Furthermore, when 4 players are in the same match, figuring out which pile of pixels is your own gives you a glimpse at how a labor of Hercules must have felt. This leads to simply relying on randomly mashing the attack button and hoping you deal some damage, which is far from satisfying. I can understand when a game is centered around mindless mayhem and I’ll eagerly play such titles, but Super Rocket Shootout mixes this at-times-frantic-but-at-times-slow gameplay with a need for precision and the result isn’t particularly engaging. To that, I’ll add the nitpick of there being console button prompts, despite the game supporting both keyboard and controller. The latter is a bit better to use due to the added mobility the analog stick offers, but the keyboard works well enough on its own. Moving onto stranger territory, Super Rocket Shootout does an odd thing which I wouldn’t have discovered had I not been in the process of brewing coffee while booting it up. Akin to many older titles, it has a demo mode that kicks in provided you allow it to linger on the start screen for a while. A story level plays out, having the game freezing when the cutscene following it ends. Upon restarting, it replaces your Story Mode progress with the mission that follows the one in the demo mode. I wouldn’t have anything against this, if it didn’t mean that you run the risk of skipping a mission (and thus not obtaining the stage, character and consumable attached to it) without any means of going back, aside from trying your luck with a string of demo mode presentations or starting the story mode all over again. Had I already finished the story mode, I wouldn’t have complained a lot. But considering how it’s the only way of unlocking characters, maps and consumables, on top of having AI that seems to be much tougher than that in the Arcade Mode, you can see why I wasn’t thrilled when the game skipped over a mission I hadn’t completed yet.

Aside from story mode, Super Rocket Shootout also comes with an arcade mode, where you’re put through a 1v1 gauntlet against an AI that isn’t as juiced up as some encounters in the story mode are. Here you can actually try out every unlocked character and get a feel for how they play (although, even with the different stats and ultimates, they feel a little too similar). The gist of the mode is that you battle a random sequence of AI opponents in random levels. A pretty straightforward approach, similar to Mortal Kombat’s challenge towers. Then, there’s Shootout, where I feel most of the game’s lifeblood, if any, will be found. This is the local co-op mode which allows a certain amount of customization. You can select the required number of rounds to win, the timeout resolution (higher health victor or sudden death), the time limit and even turn friendly fire on. Up to four players can join the fray, which means you can have 1v1, 2v2 or more unorthodox matchups like 1v2v1. This mode is not exempt from novelty wearing off quickly, but the social element may get spirits riled up long enough to help in countering that to some extent. Custom Game, the mode unlocked once you complete story mode, is essentially the same as Shootout, but offering an even greater level of customization, allowing players to also alter which powerups and consumable weapons will be present during the match.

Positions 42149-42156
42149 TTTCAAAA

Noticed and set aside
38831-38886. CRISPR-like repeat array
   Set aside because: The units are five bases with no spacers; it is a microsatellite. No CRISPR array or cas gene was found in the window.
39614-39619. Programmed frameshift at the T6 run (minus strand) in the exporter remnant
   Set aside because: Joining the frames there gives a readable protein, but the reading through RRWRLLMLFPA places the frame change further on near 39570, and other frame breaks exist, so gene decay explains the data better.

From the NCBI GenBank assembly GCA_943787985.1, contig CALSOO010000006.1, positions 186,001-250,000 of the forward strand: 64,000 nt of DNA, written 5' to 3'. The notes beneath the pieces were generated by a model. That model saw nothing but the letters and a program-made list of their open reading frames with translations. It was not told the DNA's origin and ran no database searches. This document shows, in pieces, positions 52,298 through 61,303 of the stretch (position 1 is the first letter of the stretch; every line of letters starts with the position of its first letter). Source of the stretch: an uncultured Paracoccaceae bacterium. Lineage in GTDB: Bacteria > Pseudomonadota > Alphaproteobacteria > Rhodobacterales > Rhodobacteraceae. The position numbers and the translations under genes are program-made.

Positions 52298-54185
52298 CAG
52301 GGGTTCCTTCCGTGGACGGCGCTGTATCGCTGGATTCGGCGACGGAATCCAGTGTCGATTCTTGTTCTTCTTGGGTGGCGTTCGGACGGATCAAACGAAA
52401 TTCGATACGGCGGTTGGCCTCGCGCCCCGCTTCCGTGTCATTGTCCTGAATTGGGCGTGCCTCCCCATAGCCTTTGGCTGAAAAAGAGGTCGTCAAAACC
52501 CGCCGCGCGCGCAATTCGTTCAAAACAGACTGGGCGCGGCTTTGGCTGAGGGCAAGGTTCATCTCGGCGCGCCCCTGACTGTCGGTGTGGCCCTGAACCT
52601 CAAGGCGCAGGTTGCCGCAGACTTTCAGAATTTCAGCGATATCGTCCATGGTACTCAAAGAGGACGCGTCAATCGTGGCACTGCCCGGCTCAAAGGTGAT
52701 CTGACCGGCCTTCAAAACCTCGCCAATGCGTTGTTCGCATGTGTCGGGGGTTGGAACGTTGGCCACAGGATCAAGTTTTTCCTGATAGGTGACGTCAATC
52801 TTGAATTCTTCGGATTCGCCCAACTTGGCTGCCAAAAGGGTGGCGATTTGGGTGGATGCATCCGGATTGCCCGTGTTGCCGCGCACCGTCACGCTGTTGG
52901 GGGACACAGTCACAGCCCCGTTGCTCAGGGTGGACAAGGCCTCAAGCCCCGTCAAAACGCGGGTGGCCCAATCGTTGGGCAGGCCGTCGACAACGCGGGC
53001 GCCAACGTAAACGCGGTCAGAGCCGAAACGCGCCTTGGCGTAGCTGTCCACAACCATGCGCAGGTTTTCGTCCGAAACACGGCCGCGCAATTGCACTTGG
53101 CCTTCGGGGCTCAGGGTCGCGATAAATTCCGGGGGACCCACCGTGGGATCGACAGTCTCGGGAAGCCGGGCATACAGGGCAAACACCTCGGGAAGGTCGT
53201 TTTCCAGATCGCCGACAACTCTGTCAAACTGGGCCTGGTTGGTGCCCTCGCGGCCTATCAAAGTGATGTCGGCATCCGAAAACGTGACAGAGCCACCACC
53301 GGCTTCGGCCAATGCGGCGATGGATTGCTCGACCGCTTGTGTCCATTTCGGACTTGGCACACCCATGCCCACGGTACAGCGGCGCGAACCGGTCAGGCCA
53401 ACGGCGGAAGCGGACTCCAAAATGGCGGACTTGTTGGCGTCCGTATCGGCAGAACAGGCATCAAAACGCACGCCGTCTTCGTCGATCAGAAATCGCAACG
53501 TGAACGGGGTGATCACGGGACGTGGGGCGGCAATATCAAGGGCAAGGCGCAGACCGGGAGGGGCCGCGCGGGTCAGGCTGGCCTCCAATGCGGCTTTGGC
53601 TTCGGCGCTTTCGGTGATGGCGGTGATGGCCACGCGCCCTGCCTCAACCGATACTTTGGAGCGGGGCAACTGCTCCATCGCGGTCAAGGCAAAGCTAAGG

Super Rocket Shootout, PC, Review, Screenshot

Unfortunately for itself, Super Rocket Shootout has trouble standing out in any significant way. An unimpressive presentation, coupled with a story and characters that are completely forgettable, plus gameplay that ends up becoming stale a little too soon all act against it. The short bursts of fun that come with the occasional well-placed shot or dynamite to the face don’t overshadow an overall experience that’s largely unfulfilling. Its local co-op modes have some potential of offering a good time, although, even here its staying power is doubtful. At the end of the day, Super Rocket Shootout is just another retro-inspired title joining an already overcrowded room.

Bogdan Robert, NoobFeed
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General Information

Platform(s): PC
Publisher(s): Digital Tribe
Developer(s): Oddly Shaped Pixels
Genres: Action, Platformer
Themes: Pixel Art
Release Date: 2017-07-14